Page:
It seems, in the past few months, that we’ve moved from lockdown to footloose and back to something in between. As quickly as states began to reopen, suggesting to revelers that the celebrations were back on, sudden spikes in covid-19 cases signaled a return to more stringent safety measures, such as mask requirements and continued emphasis on social distancing. But for those looking
to get their wedding on, social distancing doesn’t have to mean no nuptials.
New Ways to Celebrate
There’s something in the wedding spirit that loves a challenge, and covid-19 has brought out the creative in the soon-to-be hitched party planners. You may have to rethink the big gathering you once envisioned, but you can still have a truly memorable wedding, even under social distancing restrictions. Here are some ways to celebrate:
● The Minimony: this covid-driven term now bouncing around the internet means creating a more intimate wedding plan. Cull your list down to a core group of family and closest friends, find a wonderful small venue, and let the vows fly. The added benefits are you can save money from that big wedding budget that can be reinvested in a high end open cocktail bar or gourmet food. Or you can always throw a party later for those you had to cull from the list.
● Hitch Now, Party Later: speaking of delayed parties, some couples are opting to hold a private ceremony now and celebrate with friends and family later after the crisis has passed. Another variation of this is to hold the ceremony via a digital platform for all to see.
● Destination Weddings: another way to use those saved wedding funds is to turn your intimate celebration into an adventure. Pick a dream location and give your guests advanced warning that the road (or plane) trip is on. Many popular destinations have now geared up to help couples celebrate in style and covid safety.
● The Outdoors I Do: taking your nuptials into the great outdoors is a perfect way to find large spaces that help you space even bigger groups out into that six-foot safety zone. And research suggests that outdoors is the safest place to be to prevent the spread of corona.
● Satellite Celebrations: Planning your event where there are multiple areas or rooms can be another effective way to pull off larger groups while maintaining safety. Hold your ceremony outside and then gather guests in smaller groups that the wedding couple can visit while still maintaining safe group sizes. You can even pipe the ceremony into each room via a digital platform and remove the necessity of moving people around.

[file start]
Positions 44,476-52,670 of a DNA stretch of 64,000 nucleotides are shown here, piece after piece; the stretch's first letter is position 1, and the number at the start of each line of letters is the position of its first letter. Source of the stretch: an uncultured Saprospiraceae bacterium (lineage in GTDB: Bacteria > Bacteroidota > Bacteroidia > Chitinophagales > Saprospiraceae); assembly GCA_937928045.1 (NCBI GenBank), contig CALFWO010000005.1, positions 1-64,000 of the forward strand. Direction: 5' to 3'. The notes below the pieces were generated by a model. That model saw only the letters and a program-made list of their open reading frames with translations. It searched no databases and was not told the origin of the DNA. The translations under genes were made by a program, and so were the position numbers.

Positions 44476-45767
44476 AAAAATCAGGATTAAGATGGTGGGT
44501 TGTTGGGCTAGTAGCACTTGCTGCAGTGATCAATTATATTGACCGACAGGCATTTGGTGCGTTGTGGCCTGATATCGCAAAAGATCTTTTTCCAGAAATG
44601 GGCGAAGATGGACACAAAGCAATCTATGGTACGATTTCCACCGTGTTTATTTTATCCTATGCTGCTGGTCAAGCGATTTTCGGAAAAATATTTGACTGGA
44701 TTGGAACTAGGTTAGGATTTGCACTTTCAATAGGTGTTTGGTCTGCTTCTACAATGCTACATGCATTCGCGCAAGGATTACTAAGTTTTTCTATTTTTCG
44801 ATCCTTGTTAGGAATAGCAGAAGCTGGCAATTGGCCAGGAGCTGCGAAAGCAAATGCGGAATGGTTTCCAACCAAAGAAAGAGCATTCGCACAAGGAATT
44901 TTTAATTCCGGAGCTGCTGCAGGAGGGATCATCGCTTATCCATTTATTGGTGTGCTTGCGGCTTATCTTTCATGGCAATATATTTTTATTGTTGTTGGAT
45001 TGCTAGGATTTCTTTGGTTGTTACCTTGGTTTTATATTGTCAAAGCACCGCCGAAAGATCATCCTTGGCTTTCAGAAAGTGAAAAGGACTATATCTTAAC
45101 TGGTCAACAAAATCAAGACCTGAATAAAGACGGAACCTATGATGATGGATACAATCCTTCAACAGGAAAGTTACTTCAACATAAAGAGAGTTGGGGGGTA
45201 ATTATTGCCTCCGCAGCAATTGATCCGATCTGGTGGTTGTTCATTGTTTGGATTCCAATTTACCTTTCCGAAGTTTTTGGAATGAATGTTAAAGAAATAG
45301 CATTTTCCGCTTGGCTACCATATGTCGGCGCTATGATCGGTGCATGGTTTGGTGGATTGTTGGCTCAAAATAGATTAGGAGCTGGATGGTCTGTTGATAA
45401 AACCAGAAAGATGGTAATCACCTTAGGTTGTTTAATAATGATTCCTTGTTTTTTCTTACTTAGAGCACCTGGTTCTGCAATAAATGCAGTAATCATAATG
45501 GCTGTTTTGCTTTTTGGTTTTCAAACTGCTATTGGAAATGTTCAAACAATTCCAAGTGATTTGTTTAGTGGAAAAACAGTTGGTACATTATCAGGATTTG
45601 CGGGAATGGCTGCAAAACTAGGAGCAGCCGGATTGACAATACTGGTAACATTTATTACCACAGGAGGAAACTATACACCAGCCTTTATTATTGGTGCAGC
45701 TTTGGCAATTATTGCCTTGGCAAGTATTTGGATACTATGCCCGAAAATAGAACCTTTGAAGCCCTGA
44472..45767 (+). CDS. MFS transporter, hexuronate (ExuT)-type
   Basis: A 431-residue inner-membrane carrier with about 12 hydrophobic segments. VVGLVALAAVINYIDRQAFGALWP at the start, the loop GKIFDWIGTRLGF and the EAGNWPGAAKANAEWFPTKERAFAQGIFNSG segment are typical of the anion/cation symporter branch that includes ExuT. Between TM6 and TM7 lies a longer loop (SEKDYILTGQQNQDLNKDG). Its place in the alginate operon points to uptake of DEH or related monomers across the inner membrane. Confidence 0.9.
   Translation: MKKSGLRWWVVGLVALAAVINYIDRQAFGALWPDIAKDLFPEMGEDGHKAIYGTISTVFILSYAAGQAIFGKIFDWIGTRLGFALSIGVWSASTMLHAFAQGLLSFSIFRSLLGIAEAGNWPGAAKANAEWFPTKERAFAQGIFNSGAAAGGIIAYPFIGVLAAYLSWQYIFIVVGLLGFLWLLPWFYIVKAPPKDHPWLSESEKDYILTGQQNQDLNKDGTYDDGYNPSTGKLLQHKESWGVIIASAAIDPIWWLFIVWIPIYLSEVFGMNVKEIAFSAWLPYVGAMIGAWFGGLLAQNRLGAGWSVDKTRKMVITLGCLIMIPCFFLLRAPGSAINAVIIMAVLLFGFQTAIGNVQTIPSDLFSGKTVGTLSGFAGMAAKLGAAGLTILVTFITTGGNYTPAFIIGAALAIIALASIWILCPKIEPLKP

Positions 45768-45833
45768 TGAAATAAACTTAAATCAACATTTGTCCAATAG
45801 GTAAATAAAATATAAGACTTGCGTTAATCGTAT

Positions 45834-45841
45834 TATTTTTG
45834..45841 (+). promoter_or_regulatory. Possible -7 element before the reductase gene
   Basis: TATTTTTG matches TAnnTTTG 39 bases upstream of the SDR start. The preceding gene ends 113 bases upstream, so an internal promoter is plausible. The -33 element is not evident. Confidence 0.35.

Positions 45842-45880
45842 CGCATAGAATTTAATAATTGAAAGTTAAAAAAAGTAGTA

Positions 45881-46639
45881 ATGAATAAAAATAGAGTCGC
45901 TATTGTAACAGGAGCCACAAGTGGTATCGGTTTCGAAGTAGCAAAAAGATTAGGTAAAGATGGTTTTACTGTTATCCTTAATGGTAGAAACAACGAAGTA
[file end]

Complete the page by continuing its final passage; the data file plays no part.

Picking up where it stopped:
● Creative Alternatives: Okay, why not try something crazy. How about a ceremony viewed from a parking lot where guests stay in their cars and parade past the happy couple afterwards. Or turn that on its head, and let guests spread out in a large open space and revel as the newlyweds move from group to group via decorated golf cart. Get married on a rooftop while others watch from balconies or hold your ceremony in an interior courtyard of a hotel where balconies face inward and where guests can watch from the safety of their rooms.
● The Virtual Tying of the Knot: and, of course, as with everything covid these days, you can always choose to hold your wedding, ceremony and all, digitally. For an added touch, create a celebration package you send to guests with favors, perhaps a shared treat, and even a link to a digital register where they can share their well wishes.
So What’s Likely to Change?
It’s inevitable that should you choose to hold your wedding during covid that some things will be affected by social distancing measures. Here are some things you may want to consider as you plan.
Smaller guest lists are inevitable. This can be particularly tricky if you’ve sent out invitations pre-covid and have to disinvite guests. The good news is that you can blame venues for your size limitations as many have had to reduce capacity to meet covid restrictions. With a little forethought and some diplomacy, you can accomplish the disinvite off without causing offense.
You also need to be prepared to work with masks, provide hand sanitizer or hand-washing stations, and maybe even consider asking guests to sign waivers. Furthermore, you will have to consider spacing issues for seating, for dancing, and for food and drinking areas.
As far as food and drink are concerned, you will probably have to rethink your presentation styles. Although it has been popular recently to serve food buffet style, sharing utensils may not be the best option right now. Better to forego that family style meal or the finger food for individual plate servings. Some caterers are finding ways to create individual portions that don’t require shared utensils, such as ceviche served on an oyster shell or delicious picadores skewered into a melon. Cocktail celebrations can be difficult, but if you’re determined, consider the satellite model of multiple small stations spaced out over a venue rather than one or two large set ups.
Another concern will be that traditional preparation with the wedding party. The safest option is to share preparations via digital conferencing. Hairdressers and makeup artists are taking precautions such as wearing gloves and masks, using disposable applicators where possible, and sterilizing those that are not between usages. If you just need that personal feel, then book a space with multiple rooms where the party can prepare and where the bride and groom can move from room to room to share the experience.
Photography will almost certainly change as well. You will still be able to get those beautiful couples poses, but you will have to rethink large group shots. An experienced wedding photographer should be able to use techniques like staggered line shots or walking shots to make the group photos work.
Be sure to contact us today to see how we can still make your dream wedding a reality.
Written by Writer Megan Glenn